In such a scenario, banks could face a dearth of customer care representatives, CRM software licenses, or low availability of computing and networking resources. An AI engine can be used to predict and redistribute peak demand levels during an exigency. Sophisticated machine learning and deep learning techniques can be used to predict the channel occupancy levels based on variables like network downtime, marketing activities, new product launches, etc. Digital savvy banks could also explore AI-led chatbots to help decrease the traffic of tickets and calls at a contact center.
Banks could simulate such spikes and come up with flexible and scalable solutions to staffing and resource optimization. The key, especially during uncertain times, would be to establish a robust data pipeline to consume real-time data.
Adaptable Marketing Promotional Mix
Pandemics can lead to a significant change in the promotional mix strategy. Media consumption habits could change dramatically. Due to cancellations of sports events and concerts, marketing managers need to reallocate their marketing budgets to a different TV channel or even a different medium. It makes less sense for banks to put a lot of dollars on search marketing or social media marketing during pandemic times. It would be much wiser to withhold that budget until the situation becomes normal again. It is very difficult to get the mindshare of customers when the primary thing customers are interested in is content that is breaking the news at that instant.
One of the few ways in which banks can promote themselves could be through their social messaging. Purposeful lending by banks to pandemic hit businesses and individuals could spread a good word about the bank in the community.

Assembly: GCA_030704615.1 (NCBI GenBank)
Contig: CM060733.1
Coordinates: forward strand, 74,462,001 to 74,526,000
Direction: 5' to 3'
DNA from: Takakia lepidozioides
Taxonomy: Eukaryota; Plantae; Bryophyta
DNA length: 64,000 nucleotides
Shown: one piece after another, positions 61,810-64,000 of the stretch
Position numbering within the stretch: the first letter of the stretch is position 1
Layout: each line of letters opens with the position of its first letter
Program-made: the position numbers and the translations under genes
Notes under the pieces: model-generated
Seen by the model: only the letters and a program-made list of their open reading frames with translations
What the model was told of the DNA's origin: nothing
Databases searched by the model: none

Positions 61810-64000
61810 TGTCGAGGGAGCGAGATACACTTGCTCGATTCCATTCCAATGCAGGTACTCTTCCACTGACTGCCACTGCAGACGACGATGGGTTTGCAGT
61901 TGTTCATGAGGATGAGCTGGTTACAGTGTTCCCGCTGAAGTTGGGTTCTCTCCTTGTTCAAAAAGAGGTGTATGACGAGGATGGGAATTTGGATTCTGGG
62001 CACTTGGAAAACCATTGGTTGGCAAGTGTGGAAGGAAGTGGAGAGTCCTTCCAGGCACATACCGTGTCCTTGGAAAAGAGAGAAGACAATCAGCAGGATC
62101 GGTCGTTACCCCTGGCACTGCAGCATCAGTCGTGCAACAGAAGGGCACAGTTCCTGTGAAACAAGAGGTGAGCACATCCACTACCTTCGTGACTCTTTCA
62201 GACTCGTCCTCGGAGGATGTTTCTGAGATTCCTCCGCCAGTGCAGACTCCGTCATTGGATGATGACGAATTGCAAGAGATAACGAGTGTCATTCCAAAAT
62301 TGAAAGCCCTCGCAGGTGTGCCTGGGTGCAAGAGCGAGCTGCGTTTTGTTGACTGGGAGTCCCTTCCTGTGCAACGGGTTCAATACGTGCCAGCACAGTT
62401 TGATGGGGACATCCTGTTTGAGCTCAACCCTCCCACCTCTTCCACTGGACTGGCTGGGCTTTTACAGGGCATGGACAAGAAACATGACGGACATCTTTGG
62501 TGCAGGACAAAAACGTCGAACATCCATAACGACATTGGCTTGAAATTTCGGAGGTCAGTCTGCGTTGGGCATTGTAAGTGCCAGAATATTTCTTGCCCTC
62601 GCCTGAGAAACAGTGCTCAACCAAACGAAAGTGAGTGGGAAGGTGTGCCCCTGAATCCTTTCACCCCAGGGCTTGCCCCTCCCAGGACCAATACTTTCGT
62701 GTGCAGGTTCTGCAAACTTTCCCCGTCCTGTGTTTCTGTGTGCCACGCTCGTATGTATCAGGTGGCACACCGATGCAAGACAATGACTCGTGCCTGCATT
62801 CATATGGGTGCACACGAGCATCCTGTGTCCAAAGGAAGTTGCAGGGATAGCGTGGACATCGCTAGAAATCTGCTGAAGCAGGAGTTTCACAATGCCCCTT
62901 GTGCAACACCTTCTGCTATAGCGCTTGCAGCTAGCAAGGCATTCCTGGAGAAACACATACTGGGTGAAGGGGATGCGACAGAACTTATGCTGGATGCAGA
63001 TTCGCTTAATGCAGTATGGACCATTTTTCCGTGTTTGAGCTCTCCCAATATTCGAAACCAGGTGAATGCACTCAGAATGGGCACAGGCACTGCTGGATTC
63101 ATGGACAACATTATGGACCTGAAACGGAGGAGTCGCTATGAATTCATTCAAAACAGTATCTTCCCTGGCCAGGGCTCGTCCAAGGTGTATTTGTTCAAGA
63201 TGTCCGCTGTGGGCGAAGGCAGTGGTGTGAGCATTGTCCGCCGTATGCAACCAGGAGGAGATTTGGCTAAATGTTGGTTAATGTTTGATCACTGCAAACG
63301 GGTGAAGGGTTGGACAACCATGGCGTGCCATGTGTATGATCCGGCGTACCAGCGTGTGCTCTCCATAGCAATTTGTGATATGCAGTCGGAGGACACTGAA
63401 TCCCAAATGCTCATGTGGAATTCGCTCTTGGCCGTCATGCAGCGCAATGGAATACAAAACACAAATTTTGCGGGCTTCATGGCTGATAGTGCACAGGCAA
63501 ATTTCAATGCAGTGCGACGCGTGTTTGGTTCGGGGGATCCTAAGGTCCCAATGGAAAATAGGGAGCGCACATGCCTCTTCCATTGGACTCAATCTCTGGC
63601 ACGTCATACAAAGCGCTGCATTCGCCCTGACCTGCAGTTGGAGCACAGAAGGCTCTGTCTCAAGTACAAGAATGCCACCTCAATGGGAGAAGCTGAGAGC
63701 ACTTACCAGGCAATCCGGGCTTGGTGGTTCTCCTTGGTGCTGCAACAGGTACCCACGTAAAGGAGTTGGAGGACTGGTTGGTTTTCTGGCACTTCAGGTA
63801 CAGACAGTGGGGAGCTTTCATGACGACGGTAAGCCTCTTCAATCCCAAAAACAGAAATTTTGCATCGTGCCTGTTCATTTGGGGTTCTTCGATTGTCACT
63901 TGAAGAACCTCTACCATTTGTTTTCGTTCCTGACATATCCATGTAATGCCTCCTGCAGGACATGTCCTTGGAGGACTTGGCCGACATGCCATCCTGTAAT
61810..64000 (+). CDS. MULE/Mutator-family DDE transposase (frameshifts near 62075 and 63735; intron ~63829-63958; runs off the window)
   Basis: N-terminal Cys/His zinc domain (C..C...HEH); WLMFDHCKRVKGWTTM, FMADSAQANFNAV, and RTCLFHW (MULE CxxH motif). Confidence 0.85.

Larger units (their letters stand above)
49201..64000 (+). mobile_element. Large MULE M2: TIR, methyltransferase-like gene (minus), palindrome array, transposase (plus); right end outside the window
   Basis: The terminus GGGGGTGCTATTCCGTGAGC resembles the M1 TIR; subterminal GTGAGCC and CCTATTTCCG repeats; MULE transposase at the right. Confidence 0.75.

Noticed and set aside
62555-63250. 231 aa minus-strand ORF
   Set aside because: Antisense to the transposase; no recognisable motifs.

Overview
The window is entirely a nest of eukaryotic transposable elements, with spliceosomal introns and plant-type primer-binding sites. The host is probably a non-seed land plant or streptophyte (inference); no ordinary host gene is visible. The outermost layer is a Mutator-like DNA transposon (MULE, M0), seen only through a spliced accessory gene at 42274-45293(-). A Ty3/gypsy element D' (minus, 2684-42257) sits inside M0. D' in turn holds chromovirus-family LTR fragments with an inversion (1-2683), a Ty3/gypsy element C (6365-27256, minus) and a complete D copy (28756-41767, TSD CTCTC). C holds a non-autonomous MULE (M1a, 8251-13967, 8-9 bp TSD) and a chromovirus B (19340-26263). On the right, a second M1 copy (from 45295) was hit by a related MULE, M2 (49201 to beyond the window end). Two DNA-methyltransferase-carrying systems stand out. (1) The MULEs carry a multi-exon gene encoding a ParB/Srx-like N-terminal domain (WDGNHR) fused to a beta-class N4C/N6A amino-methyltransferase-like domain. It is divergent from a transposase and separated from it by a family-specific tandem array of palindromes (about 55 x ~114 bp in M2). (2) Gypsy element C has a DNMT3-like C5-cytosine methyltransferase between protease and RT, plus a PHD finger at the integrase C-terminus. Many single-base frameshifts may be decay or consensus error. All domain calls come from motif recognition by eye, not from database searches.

Marketing attribution models with Bayesian models and VAR (vector autoregression) techniques working at the backend can help in forecasting the right channel mix. Scenarios for pandemics, war, natural disasters, global recessions built on top of these models can take into account the sudden movement of independent variables and tailor the marketing mix accordingly.
Increased Cyber Security due to Work from Home
Banks have always been very apprehensive about the Silicon Valley way of making people work from remote locations. This pandemic and subsequent lockdowns have been the largest sandbox for banks, a little forced one albeit, to analyze if they can pull all operations with a major workforce connecting remote. But this poses some challenges. Bloomberg has warned the banks to expect an increase in cyber-attacks during and post the Coronavirus outbreak. As business-critical data leaves the banks’ physical network, there have been increased reports of employee-led frauds in banks. Cases of phishing and social hacking are higher when an employee is working from unsecured networks. All these threats are not meant for banks to necessarily retreat to their older ways of working. AI and analytics could alert such transactions even when the miscreant is only starting to scheme things. Such systems could flag alerts by looking at anomalous behavior of users, unusual query logs, unauthenticated accesses, and flagged devices, etc. Scoring algorithms can bucket fraudulent activities with severity and priority indicators. Infosec teams can choose to intervene in the flagged cases as desired.
Finally, each bank should have their takeaways from the current crisis to build an even more financially and operationally resilient organization. Data is at the center of all this. Leading institutions are falling back on data as the fuel to help navigate through this crisis. Tiger Analytics has created a COVID-19 response playbook to assist financial institutions to tackle the current situation. As the quote goes, “never let a crisis go to waste”. Banks that can make a quick and decisive transformation reflecting the new environment will survive and thrive.